“A federal appeals court on Friday said a pause on evictions designed to curb the spread of the coronavirus can remain in place for now, setting up a battle before the nation’s highest court.” (Yahoo News)
“Supreme Court Justice Amy Coney Barrett denied a bid to block the construction of the proposed Obama Presidential Center in Chicago’s Jackson Park on Friday, acting alone and without releasing an explanation of her decision.” (Politico)
Every state grew more diverse in the last decade, according to new census data released Thursday. (Stateline)
“Indiana’s governor gave his support Monday to the growing number of school districts across the state issuing mask mandates for students and staff as they try to head off more COVID-19 outbreaks.” (WTHI TV)
Court of Appeals says Indiana can withdraw from federal pandemic unemployment program Fox 59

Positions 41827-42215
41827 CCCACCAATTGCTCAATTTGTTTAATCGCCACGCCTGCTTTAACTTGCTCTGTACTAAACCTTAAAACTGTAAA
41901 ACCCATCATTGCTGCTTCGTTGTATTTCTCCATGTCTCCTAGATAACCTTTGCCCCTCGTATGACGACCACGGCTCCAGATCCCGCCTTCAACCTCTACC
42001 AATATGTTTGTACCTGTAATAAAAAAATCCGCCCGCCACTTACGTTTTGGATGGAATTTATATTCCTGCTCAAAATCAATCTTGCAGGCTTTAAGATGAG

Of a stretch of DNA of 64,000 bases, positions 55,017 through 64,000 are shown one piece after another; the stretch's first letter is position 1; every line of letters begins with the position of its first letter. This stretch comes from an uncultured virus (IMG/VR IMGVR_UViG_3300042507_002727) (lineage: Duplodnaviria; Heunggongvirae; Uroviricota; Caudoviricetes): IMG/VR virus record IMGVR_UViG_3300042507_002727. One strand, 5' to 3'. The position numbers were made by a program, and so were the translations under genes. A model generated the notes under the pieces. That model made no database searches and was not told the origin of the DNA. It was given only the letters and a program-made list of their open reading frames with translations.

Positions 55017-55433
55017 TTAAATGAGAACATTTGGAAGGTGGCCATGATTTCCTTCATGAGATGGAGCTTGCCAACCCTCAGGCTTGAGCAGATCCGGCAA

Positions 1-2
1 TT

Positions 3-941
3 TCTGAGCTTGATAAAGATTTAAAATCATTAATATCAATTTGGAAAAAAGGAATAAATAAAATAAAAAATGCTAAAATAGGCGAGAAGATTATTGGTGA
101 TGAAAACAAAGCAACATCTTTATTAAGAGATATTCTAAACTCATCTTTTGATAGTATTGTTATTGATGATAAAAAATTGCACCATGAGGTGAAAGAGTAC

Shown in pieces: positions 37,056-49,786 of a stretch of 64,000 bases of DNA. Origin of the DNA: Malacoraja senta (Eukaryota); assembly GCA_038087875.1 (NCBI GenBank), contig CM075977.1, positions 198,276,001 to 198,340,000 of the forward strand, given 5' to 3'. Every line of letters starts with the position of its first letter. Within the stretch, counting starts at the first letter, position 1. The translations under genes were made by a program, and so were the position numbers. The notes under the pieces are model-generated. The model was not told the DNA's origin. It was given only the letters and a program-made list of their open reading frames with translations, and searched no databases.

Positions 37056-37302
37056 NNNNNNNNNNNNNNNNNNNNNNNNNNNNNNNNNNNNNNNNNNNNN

“Because we find that Indiana Code section 22-4-37-1 does not require participation in the CARES Act programs, the State’s decision to terminate the benefit does not violate the statute.”
But: “Indiana will continue paying out the extra $300 in weekly federal unemployment payments despite a court ruling that the state’s Republican governor had the authority to withdraw from the program…Those payments will continue because the state must give recipients a 30-day notice that they will stop, which extends past the scheduled Sept. 6 end of the federal pandemic unemployment programs, Indiana Department of Workforce Development spokesman Scott Olson said. ” (U.S. News and World Report)
Hundreds of steelworkers chanted “We build America” as U.S. Secretary of Labor Marty Walsh, United Steelworkers President Tom Conway, U.S. Rep. Frank Mrvan, Cleveland-Cliffs CEO Lourenco Goncalves and others rallied support Monday for a $1 trillion infrastructure bill at a Region union hall. (Times of Northwest Indiana)
Governor Eric Holcomb Wednesday announced he is establishing a 15-member commission to examine Indiana’s public health system and make recommendations to improve its structure, funding, and operations. (Indy Politics)
Hammond Mayor Thomas McDermott Jr. is running next year for the U.S. Senate. (Times of Northwest Indiana)